Probably not. I got the whole concept of the book that we can't necessarily trust our own memories of things, but I really felt like this book was just so full of itself that I had a hard time relating to it or liking the characters.
No, I think this book is complete in and of itself.
I really wanted to like this book and, with its Booker win, gave it the benefit of the doubt. I think this books was so wrapped up in its own concept of our untrustworthy memories that it failed some in fleshing out characters and creating an intriguing plot.
mysterious, hilarious, teenagers
This story has a lot of common elements with Looking for Alaska, another John Green book. Both have strong, confident, wild females that smart, nerdy boys pine for.
A tie between Radar and Ben, the trusty sidekicks. There were very distinct and perfect voices for each character. He really brought them to life.
Absolutely! The plot pace was just right and the mystery was compelling. Plus, I just loved listening to the dialogue between the characters. More than once I tried to stifle bursts of laughter.
I'm a big fan of John Green. All his books manage to tell a serious, compelling story while injecting great and unexpected humor. The reader was fantastic, giving identifiable personalities to each of the characters, and never missed a beat on the humor. This book was well worth the listen, and if you like it, pick up Green's other books as well.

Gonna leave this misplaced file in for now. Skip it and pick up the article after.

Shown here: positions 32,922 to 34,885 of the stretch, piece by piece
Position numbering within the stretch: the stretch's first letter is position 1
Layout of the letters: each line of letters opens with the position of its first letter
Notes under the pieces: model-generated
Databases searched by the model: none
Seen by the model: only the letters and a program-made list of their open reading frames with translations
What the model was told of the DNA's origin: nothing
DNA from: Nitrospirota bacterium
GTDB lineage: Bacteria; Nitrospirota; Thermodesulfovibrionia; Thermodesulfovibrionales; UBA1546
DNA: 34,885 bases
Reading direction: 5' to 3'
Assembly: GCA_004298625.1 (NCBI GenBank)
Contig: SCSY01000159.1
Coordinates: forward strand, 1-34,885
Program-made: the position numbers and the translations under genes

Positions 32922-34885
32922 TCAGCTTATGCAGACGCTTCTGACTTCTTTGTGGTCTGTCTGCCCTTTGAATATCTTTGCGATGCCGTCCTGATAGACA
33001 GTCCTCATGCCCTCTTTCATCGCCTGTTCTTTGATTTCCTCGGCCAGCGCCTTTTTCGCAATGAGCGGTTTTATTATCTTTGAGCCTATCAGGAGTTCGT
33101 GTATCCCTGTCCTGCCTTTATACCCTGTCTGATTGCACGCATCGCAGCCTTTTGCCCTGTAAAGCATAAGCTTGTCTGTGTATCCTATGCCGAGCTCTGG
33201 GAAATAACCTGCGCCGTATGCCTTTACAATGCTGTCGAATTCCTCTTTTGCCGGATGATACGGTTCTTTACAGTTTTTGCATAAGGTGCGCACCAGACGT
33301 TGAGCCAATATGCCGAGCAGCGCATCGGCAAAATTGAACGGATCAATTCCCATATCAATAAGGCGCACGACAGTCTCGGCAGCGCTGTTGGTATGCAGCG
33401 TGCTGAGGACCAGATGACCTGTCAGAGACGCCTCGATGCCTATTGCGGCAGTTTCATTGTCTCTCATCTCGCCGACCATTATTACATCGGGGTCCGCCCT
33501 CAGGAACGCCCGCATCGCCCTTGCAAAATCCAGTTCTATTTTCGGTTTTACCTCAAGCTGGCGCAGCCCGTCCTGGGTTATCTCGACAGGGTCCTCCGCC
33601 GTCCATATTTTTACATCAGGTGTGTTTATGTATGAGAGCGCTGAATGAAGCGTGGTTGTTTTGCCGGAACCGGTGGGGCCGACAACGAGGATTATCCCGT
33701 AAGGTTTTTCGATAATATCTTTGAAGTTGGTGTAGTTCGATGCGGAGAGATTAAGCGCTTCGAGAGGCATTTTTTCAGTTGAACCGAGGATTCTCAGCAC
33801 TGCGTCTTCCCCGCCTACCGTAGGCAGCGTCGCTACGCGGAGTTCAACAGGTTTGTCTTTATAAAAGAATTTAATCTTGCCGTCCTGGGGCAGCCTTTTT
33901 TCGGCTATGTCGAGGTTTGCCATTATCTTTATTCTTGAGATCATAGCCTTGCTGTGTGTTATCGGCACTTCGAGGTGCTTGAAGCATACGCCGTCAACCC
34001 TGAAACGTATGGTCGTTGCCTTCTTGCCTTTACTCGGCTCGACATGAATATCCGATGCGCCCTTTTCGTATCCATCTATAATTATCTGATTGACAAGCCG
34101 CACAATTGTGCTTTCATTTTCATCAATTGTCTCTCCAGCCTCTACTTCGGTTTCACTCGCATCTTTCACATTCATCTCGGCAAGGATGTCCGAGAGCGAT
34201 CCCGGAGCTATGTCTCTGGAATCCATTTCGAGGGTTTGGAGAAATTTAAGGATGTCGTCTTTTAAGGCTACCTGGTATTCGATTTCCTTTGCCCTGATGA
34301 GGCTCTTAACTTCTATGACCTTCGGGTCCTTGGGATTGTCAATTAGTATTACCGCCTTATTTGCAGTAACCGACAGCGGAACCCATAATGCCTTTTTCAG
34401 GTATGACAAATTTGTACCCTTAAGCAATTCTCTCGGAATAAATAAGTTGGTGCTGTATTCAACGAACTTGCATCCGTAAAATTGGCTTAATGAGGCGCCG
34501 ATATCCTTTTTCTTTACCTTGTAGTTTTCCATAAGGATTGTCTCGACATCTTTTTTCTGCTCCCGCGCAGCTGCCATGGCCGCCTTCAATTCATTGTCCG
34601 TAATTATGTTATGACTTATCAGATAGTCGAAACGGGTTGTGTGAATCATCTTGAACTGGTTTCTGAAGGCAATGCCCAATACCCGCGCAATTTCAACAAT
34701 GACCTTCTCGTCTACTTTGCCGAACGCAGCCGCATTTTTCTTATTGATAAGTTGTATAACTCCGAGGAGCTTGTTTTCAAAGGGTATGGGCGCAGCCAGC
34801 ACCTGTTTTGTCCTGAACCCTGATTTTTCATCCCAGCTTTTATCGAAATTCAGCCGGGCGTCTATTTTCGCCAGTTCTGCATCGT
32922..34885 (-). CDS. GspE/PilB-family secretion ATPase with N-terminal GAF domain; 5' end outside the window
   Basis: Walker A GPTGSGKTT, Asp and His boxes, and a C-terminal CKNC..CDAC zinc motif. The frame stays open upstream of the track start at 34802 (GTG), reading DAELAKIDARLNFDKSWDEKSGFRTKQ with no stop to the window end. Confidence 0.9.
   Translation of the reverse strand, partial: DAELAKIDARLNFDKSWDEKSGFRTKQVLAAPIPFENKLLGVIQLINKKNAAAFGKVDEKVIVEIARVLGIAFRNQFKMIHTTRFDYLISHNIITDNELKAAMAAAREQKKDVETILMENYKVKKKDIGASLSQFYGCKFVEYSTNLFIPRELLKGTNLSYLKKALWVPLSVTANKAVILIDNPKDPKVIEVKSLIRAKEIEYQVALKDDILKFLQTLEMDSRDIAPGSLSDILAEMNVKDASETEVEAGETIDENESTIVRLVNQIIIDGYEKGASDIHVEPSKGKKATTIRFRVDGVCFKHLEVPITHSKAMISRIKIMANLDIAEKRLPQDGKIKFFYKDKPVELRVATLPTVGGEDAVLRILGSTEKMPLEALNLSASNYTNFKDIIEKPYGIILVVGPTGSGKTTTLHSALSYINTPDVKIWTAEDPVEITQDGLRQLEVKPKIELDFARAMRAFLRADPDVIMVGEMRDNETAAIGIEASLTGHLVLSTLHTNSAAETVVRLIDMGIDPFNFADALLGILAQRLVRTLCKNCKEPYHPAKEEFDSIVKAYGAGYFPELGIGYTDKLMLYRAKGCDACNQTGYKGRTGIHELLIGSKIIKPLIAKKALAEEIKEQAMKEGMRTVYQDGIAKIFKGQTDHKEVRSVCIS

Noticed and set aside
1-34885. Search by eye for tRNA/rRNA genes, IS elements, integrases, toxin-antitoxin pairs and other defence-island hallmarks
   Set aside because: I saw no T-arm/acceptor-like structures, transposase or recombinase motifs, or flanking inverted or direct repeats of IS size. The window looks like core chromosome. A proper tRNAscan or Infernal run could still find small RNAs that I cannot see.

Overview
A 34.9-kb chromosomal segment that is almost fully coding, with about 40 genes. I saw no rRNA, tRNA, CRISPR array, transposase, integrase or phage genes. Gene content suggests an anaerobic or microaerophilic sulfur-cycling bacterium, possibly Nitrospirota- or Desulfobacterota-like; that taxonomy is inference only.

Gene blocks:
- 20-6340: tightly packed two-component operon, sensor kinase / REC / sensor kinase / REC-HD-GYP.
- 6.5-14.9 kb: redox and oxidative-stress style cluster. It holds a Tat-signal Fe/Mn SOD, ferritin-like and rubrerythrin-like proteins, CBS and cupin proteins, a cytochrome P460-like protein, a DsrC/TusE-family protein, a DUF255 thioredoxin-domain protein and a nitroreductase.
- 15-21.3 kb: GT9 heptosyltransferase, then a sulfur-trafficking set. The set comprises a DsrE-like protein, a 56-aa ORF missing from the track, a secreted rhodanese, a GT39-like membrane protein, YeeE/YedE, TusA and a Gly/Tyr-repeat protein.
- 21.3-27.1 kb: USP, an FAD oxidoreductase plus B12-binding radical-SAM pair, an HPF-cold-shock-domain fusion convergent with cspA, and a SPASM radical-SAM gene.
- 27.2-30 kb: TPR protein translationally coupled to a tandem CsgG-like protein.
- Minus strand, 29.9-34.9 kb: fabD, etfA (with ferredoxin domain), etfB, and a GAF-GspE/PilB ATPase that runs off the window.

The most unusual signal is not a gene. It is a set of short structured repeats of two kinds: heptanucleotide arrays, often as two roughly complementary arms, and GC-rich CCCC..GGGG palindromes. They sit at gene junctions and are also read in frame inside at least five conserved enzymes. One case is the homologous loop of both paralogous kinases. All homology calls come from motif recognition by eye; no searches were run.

adventure, classic, overcoming
It's hard to compare Tolkien to other books, as his writings are often the inspiration for many other great adventure stories.
I loved that Rob Inglis sings Tolkien's songs! When I read the book before, I found myself scanning the written verses, but it was a real joy to hear them sung as Tolkien intended.
If anything it restored a great sense of joy that I felt the first time I ever read the story. There's just something about a little person of no consequence becoming the unlikely hero of a great adventure story.
Even if you've read this book before, like I have, this book is worth the listen. Rob Ingles manages to distinguish the voices of the 13 dwarves, the hobbit, Gandalf and does an excellent Golum. His singing of the songs in the book is the real icing on the cake of this well written and narrated story.
epic, heart-wrenching, memory
Devin, moved the story and brought along emotion, innocence and intelligence.
The ending, when we learn who the fool truly is and he gets his vengeance.
The moment after Catriana's rescue when she and Alessan are finally able to be weak and support one another.
This book was beautiful and astounding in every way. The prose was beautiful, the twists and turns well thought out, and the characters deep. I felt for nearly all of them, even the evil tyrant who created the mess they're in. A great sweeping fantasy adventure.
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